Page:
What can you do to improve your good cholesterol?

I had a question from a patient today - ‘How can I improve my 'good cholesterol' without drugs?’

Having a good cholesterol profile is important to reduce the risk of cardiovascular disease (CVD), i.e. strokes/heart attacks. 

Cholesterol profile looks at all the different types of cholesterol we have in our bodies and is far more important than looking just at the total cholesterol. 

A simple/ basic profile shows us:

  • the total cholesterol (TC) - this is the total amount of cholesterol in your blood. Ideally, it should be 5 mmol/L* or less.

  • triglycerides (TG)- this represents your body's ability to clear fat from the blood after a meal. Ideally, it should be less than 1.7 mmol/L* on a fasting sample or less than 2.3 mmol/L on a non-fasting sample)

  • HDL 'good' cholesterol - the amount of good cholesterol, ideally it should be over 1 mmol/L* (men) and over 1.2 mmol/L* (women).

  • LDL 'bad' cholesterol - this is the amount of LDL-cholesterol), ideally it should be 3 mmol/L* or less

  • Cholesterol ratio, which is TC divided by HDL(very important ) - A ratio above 6 is considered high risk - the lower this figure is the better. According to the American Heart Association (AHA), you should aim to keep your ratio below 5, with the ideal cholesterol ratio being 3.5

Cholesterol is complicated on many levels.A good/beneficial ratio prevents (?) furring of the arteries, a problem which can lead to strokes and heart attacks. One should be aiming for a high HDL cholesterol (> 1.3mmol/l / 60mg/dl ) and a ratio of less than 4.

What can you do to improve your cholesterol profile?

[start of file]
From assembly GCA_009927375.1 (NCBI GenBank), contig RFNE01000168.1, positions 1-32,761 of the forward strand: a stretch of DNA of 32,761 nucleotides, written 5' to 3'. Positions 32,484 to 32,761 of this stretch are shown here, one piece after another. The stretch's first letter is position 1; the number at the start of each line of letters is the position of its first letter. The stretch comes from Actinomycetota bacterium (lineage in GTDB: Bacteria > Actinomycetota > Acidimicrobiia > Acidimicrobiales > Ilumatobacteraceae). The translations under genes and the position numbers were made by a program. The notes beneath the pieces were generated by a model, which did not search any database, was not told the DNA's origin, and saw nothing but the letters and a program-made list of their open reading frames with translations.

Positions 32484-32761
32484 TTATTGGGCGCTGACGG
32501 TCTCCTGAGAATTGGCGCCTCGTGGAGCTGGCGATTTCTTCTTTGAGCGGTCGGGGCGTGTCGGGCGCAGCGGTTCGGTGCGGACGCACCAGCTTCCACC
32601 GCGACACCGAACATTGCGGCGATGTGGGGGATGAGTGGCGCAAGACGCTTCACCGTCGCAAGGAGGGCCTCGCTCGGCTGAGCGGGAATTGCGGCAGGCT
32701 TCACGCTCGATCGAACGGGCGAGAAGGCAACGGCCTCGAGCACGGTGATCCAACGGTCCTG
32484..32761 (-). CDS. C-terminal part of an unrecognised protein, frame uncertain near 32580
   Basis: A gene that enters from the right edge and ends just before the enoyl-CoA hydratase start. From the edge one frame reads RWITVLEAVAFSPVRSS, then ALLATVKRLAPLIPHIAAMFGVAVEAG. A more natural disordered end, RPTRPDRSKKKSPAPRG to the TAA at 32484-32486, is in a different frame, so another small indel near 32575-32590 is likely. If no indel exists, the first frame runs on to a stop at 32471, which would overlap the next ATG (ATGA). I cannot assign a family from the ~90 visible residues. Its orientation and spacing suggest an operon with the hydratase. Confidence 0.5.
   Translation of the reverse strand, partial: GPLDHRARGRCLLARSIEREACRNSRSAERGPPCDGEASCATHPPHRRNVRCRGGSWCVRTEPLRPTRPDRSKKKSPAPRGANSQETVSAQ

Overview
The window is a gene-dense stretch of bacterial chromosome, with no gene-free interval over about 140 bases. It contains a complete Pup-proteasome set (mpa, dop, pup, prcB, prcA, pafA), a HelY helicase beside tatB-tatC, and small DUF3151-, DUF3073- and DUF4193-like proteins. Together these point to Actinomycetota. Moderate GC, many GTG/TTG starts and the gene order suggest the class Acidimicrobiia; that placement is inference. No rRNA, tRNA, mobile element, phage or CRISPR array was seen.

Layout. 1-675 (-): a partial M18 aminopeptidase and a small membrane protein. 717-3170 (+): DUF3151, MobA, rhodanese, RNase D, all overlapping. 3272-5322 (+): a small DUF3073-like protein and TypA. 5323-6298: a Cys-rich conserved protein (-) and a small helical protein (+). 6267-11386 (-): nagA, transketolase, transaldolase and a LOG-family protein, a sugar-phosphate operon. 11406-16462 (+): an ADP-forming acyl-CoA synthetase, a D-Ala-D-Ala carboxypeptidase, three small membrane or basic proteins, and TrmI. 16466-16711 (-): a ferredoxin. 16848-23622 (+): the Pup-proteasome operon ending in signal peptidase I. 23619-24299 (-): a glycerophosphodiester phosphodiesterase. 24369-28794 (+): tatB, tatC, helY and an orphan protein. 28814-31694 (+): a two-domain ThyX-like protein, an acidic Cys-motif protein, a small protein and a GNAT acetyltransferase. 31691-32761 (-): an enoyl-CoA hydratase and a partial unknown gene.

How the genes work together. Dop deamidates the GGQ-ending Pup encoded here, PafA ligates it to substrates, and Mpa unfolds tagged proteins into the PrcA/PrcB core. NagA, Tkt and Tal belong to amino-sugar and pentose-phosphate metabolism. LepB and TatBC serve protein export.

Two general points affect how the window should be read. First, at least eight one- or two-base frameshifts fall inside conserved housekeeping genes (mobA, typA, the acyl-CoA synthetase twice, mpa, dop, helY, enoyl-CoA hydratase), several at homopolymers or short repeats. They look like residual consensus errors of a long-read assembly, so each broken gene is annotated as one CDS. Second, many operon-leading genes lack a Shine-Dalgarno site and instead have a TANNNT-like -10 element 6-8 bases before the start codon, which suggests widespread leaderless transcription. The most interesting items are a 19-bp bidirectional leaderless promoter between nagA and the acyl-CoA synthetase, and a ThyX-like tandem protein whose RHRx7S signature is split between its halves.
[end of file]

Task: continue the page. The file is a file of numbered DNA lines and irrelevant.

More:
1. Stop smoking. An approximate 10% increase in HDL can be seen.

  2. Weight loss. Around 1 kg loss can increase HDL by 0.3mg/dl.

  3. Aerobic exercise. Aim for 30mins at least 5 times per week. Fast walking, biking, swimming.

  4. Limit red meat (aim for one portion per week).

  5. Aim for a minimum of 2 litres of water per day (helps to stay regular and improves elimination.

  6. Good quality Omega-3 (not cod liver oil supplements as too much vitamin A). Ocean fish like Salmon is great 2-3 times per week. Also consider a fish oil supplement containing EPA and DHA, which reduce triglycerides and probably protect the heart. They also have many other proven health benefits.

  7. Garlic supplements can increase HDL and lower LDL. Recommended 500mg per day.

  8. Psyllium husk capsules (dietary fibre supplement) are good for bowel health and increase HDL levels.

  9. Niacin/vitamin B3. High doses (500mg-1g per day) are needed to improve cholesterol profile. However, at this dose, other medications can be affected and can cause unpleasant side effects. Speak to your doctor before taking.

What about statins?:  

  • Statins reduce/improve cholesterol profiles and most people have no side effects taking them.

  • They should be prescribed in certain situations (e.g. if your individualised CVD risk score is above a certain level or you have type 2 diabetes).

  • They are not something to be scared about.

  • They are important to consider if a 3-month adjustment in lifestyle and diet has not reduced your cardiovascular disease risk.

Keith Nicholl Medical Centre